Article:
"What is this, a bedroom?" Hinahoho asked out loud when the three of them were finally left alone. "Are those beds? I thought we were going to eat?"
"It's a formal dining room," Sinbad said as he climbed onto the middle couch. "In Reim, eating while lying down is the fancy thing to do. The Master took me along to a dinner party like this once."
"Eh? Won't that cause indigestion?" the Imuchakk asked with furrowed brows as he and Ja'far hesitantly followed their lord's lead, sitting down on the couch Sinbad pointed to.
"I got used to it by the end," Sinbad shrugged, lying down and grabbing one of the pillows to place under him.
Since the Imuchakk was too large to lie down, he simply sat. Another servant came into the room carrying a shining silver pitcher and matching goblets. They were poured cups of wine, which Sinbad heartily helped himself to.
"The young miss will soon arrive," the servant informed them. "Please wait a while longer."
"This is hard," Ja'far grumbled as he tried to drink while lying down. "And don't get drunk so early."
"The trick is to lie on your side, and not flat on your stomach," Sinbad told him.
"This really is good stuff though," Hinahoho said as took a sip. "A lot of the fine wines come from this area, right?"
"Lavinium provides nearly 60% of Reim's agricultural produce, and their specialty product is wine," Ja'far said. "The wedding ceremony is on the first day of their harvest festival, the Vinalia Urbana. They bless and sample the last year's wine, and ask for good weather until the next harvest. That girl also mentioned some kind of drinking competition, right?"
"Drinking competition?" Sinbad repeated, his golden eyes flickering.
Ja'far narrowed his eyes. "Don't even think about it."
"The old guy from the temple was the undefeated champion though, right?" Hinahoho added. "Like, forty years running or something."
"That man doesn't enter the competition anymore, but the reigning king has been undefeated for five years now."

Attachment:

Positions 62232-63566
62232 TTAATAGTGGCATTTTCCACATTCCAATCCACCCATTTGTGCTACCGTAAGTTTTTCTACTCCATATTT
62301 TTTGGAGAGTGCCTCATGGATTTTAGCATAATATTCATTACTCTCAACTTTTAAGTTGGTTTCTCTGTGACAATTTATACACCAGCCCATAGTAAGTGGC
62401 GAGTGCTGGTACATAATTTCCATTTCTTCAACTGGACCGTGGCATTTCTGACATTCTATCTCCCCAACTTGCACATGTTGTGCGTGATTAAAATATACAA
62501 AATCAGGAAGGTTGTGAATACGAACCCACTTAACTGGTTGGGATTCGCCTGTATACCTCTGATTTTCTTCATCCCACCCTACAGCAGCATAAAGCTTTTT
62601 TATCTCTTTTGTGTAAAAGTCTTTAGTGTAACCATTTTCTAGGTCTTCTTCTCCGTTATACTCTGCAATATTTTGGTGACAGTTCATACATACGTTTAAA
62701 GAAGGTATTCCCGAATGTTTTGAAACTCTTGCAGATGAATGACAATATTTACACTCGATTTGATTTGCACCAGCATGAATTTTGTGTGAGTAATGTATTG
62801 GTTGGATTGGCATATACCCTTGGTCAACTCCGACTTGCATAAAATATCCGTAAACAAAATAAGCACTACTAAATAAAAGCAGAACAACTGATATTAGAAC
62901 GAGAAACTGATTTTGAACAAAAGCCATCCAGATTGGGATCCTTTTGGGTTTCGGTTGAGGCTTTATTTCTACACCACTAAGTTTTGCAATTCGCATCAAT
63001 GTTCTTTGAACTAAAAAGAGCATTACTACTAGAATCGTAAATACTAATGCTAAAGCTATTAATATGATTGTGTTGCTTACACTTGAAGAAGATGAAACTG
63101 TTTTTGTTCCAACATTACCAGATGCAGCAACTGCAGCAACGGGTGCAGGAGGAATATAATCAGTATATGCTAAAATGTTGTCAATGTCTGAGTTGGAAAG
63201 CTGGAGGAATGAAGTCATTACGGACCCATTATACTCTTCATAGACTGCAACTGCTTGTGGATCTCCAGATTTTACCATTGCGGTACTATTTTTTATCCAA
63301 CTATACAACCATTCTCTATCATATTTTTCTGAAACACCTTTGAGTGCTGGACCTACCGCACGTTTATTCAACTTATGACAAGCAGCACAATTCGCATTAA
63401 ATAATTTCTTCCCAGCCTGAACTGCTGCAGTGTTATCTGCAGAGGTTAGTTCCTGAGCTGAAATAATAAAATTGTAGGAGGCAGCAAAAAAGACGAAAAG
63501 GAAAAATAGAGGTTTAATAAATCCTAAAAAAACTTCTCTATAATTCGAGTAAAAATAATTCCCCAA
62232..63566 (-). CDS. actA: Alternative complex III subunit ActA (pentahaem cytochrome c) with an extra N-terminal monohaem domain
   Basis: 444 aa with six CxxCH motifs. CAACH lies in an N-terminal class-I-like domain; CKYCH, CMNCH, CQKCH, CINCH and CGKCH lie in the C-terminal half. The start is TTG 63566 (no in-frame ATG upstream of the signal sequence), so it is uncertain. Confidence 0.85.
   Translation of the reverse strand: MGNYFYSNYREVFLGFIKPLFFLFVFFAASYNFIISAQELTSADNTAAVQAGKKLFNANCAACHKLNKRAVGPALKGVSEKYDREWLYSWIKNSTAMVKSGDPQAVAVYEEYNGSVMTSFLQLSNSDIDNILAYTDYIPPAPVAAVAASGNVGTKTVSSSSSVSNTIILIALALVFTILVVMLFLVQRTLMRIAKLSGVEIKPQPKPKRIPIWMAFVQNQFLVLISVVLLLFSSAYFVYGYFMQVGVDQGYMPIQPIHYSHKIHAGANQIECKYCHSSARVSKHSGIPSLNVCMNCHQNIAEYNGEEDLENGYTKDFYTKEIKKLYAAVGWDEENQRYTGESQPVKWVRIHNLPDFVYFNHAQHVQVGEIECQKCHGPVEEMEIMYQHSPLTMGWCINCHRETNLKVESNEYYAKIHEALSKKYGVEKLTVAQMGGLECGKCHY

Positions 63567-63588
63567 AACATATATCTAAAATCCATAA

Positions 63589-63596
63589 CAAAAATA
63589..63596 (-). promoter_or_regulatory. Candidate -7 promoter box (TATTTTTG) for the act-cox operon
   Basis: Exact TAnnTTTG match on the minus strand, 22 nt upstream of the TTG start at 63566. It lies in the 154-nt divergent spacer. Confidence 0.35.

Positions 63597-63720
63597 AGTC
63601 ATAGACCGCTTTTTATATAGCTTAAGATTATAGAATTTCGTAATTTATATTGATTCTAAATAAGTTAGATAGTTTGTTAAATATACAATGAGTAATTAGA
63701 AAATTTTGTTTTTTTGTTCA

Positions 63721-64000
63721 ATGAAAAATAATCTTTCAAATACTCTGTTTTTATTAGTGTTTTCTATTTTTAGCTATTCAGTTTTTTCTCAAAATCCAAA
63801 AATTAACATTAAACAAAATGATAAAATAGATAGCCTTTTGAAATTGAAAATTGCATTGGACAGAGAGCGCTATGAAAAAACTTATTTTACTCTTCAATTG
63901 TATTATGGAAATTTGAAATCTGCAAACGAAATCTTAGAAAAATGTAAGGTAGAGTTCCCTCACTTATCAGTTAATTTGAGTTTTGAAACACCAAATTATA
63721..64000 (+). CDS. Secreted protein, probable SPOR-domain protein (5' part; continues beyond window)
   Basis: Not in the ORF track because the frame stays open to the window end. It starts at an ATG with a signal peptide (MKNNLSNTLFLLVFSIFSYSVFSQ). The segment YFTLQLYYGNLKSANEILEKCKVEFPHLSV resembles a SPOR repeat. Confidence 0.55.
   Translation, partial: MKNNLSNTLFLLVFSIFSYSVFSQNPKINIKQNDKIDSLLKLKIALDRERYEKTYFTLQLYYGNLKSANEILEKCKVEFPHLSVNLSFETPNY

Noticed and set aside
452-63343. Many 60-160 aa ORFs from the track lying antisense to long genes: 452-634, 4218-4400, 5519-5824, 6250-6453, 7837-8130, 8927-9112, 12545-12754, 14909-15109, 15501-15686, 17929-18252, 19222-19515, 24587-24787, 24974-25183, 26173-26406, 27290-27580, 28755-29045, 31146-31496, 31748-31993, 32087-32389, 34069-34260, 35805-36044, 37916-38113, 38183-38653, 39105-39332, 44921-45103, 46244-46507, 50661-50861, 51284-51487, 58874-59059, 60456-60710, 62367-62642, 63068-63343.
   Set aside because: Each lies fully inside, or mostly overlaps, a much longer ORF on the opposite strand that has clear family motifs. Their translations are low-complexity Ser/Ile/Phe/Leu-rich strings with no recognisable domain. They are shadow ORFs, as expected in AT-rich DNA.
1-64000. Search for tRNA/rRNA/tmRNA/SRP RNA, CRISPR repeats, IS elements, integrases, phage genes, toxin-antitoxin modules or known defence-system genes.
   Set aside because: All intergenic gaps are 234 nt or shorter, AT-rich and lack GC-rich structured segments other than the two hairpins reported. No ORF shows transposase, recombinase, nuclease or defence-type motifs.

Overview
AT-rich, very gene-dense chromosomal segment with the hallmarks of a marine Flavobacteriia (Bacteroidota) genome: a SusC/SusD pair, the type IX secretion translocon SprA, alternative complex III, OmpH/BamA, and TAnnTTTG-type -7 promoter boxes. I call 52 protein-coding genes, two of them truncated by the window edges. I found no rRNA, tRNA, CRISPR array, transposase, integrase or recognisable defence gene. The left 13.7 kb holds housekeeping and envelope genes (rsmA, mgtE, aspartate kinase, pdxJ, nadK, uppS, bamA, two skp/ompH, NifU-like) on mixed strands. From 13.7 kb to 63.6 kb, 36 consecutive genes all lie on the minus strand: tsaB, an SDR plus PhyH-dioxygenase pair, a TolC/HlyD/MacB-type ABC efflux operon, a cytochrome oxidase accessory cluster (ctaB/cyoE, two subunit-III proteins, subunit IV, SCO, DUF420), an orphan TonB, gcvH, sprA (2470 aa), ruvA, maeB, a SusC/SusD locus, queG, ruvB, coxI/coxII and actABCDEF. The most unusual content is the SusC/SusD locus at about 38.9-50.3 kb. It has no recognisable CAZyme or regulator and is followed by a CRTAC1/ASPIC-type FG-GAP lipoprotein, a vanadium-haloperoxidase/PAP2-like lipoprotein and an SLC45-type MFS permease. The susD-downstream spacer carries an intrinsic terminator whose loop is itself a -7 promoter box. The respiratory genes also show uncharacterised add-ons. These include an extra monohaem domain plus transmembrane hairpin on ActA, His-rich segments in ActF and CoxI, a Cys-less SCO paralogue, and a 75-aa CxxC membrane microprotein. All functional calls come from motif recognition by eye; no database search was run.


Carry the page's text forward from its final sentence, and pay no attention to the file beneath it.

The three of them turned their heads to door, where Claudia was assisting an elderly man who walked with a limp. He was adorned in rich purple robes lined with gold at the hems, and he carried a cane of dark wood with a golden bull's head as the handle.
"If you want to challenge him, you're more than welcome. I don't think anyone can beat Mzali, though," the man said with a chortle.
Another servant followed behind them, carrying a cushioned stool and placing it in front of the table.
"Careful now, Grandfather," Claudia said as she assisted the man onto the chair.
Ja'far blinked. If that girl called this man 'Grandfather,' then that meant—
"Sir Claudius, I am greatly honored to meet you." Sinbad was already off the couch and bowing to the man. His subordinates quickly followed suit.
Claudius Cornelius was a man who had aged well, keeping his face clean-shaven and having near to no age lines despite being in his mid-sixties. His gray hair was almost inseparable from the dull blonde his natural color had regressed to, and all in all, he did not look like someone who was getting along in the years.
He looked around the room, carefully examining each of them with his bright, blue-green eyes.
"President Sinbad, please. I am the one who is honored to meet the legendary dungeon capturer," Sir Claudius said, gesturing for them to rise. "King Rashid notified me that you would be coming in his place. When I heard my granddaughter had brought you to our home, I just had to come. This girl is quite a handful. I hope she didn't give you any trouble?"
"Not at all, my lord," Sinbad replied with a smile. "The Lady Claudia has been nothing but kind to us."